Thursday, February 22, 2007

Faculty Search

So there's this paper I've been stalling on writing for the last while. It's difficult to define "while" in this context, but there have been at least two months during which I feel like I just... haven't done anything. Or the things I've been working on haven't been the right things. Or all the time I think I've been working I've secretly been playing computer games without telling myself. Or perhaps with the quarter starting in January I managed to come across a veritable plethera of excuses for not working.

Once such excuse is that we've had four faculty candidates visit in the last six-ish weeks as part of our search for a theoretical cosmologist. The OSU Department of Astronomy being the graduate student friendly place that it is, this means that a handful of us (myself included) got to have lunch with all of the candidates, sans faculty. Well, all of the candidates except the unlucky one who visited in the middle of last week's snowstorm and University shutdown. I think the setup is fantastic: I'm a fairly judgemental person, and I like free food and talking about science. Then there's "speaker harassement," the hour-or-so the graduate students spend with the speaker (we do this for any colloquium speaker, not just job candidates) after their talk, harassing them about science and minute details of their talk. Different people react differently during speaker harassment; we often get visitors who treat speaker harassment as fun and interactive, asking all of us graduate students our names and what we're working on and with whom, but then we also get the ones who sit there like duds just waiting to be asked something. I have also noticed when eating out with visitors, in general, that some will make a point of asking me about my research, whereas others are satisfied by keeping the conversation in their own area of expertise. Normally, I just assume that those who don't ask me what I'm working on after a two-hour science-laden conversation simply don't care to know what I'm working on, and they don't care to know what I am working on because on some level they are a big fat self-centered jerk. Ah, but with the faculty candiates I found myself wondering: do they not care because they don't think of graduate students as Real People with Real Research, or do they not care because I give off "I AM UNINTERESTING" vibes, or do they not care because they are ignorant and afraid of anything outside of their own little niche?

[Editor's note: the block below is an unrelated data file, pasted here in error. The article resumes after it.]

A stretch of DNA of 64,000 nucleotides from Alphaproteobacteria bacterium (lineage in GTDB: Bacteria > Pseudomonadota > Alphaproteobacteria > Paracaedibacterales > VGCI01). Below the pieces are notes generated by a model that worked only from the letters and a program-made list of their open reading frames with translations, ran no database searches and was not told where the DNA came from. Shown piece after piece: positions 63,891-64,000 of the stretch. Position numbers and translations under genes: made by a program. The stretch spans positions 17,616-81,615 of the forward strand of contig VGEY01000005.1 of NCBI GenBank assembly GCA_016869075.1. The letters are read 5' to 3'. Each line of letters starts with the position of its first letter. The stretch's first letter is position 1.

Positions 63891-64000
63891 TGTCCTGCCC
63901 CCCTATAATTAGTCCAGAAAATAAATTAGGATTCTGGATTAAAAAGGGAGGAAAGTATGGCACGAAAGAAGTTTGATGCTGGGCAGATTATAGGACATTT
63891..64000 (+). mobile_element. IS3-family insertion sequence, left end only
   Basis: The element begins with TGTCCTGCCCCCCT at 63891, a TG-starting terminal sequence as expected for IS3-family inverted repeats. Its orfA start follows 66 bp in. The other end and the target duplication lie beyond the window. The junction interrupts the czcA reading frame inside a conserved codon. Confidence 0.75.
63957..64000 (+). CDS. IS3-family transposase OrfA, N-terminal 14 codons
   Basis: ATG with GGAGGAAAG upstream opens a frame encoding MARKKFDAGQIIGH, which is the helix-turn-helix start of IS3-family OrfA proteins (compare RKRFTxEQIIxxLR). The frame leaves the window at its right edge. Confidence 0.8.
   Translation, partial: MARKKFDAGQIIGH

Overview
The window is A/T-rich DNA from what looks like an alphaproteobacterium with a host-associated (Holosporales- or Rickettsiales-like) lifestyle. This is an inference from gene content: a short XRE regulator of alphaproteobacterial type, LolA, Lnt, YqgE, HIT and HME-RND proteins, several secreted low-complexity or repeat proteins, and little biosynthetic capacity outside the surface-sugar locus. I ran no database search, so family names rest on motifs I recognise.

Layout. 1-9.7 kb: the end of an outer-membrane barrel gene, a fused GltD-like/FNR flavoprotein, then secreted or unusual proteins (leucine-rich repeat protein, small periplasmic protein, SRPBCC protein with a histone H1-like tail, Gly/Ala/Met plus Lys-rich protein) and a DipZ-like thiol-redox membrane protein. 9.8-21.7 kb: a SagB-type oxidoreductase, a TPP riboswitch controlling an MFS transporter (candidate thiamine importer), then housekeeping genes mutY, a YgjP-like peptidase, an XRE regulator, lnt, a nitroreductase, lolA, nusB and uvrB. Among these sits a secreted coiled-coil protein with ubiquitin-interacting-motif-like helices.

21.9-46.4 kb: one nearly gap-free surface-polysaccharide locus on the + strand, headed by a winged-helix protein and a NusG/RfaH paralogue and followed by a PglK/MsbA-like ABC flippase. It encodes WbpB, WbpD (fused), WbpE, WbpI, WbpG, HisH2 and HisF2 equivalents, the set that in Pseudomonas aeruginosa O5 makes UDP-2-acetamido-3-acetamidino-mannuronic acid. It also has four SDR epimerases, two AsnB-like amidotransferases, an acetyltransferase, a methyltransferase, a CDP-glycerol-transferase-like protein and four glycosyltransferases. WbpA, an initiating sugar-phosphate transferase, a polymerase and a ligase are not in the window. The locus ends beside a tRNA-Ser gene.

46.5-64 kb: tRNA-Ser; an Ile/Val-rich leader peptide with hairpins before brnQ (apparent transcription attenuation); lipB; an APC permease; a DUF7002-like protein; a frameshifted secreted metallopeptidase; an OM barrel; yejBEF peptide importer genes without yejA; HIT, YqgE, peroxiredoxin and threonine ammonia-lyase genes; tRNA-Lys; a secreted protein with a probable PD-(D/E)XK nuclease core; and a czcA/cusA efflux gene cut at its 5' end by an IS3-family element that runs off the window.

In any case, I've been glad to note that I have enjoyed talking about science with each of the candidates—whatever writer's block I have isn't due to falling out of love with astrophysics—though it is quite entertaining to watch certain cosmologists' eyes glaze over when I mention I'm cataloging variable stars at the Galactic center. (Stars are so boring!) Sociologically, the entire process is quite entertaining to observe—entertaining because, as a lowly pion, I don't have to deal with the political decision-making goop of the whole thing. It's this intricate dance of, we're trying to impress the candidate so they'll like us, and the candidate is trying to impress us so we'll give them a, you know, job offer. It's also interesting learning about the job-search-and-pick process from this end (e.g., what exactly does one have to do in order to leave a "good impression"?) before I have to go through it myself. During a one-hour job talk, for example, it's probably a good idea to know whether or not your presentation has a burning desire to be two hours long. That falls under the "obvious" category. In the not-obvious category we have such examples as, how much of what kinds of science should I do now in order to ensure I'll be able to find a job when the future arrives?

It's just a hunch, but I'm going to guess that it's probably better for this paper to get itself finished so I can move on to something else. Rather than, you know, not.

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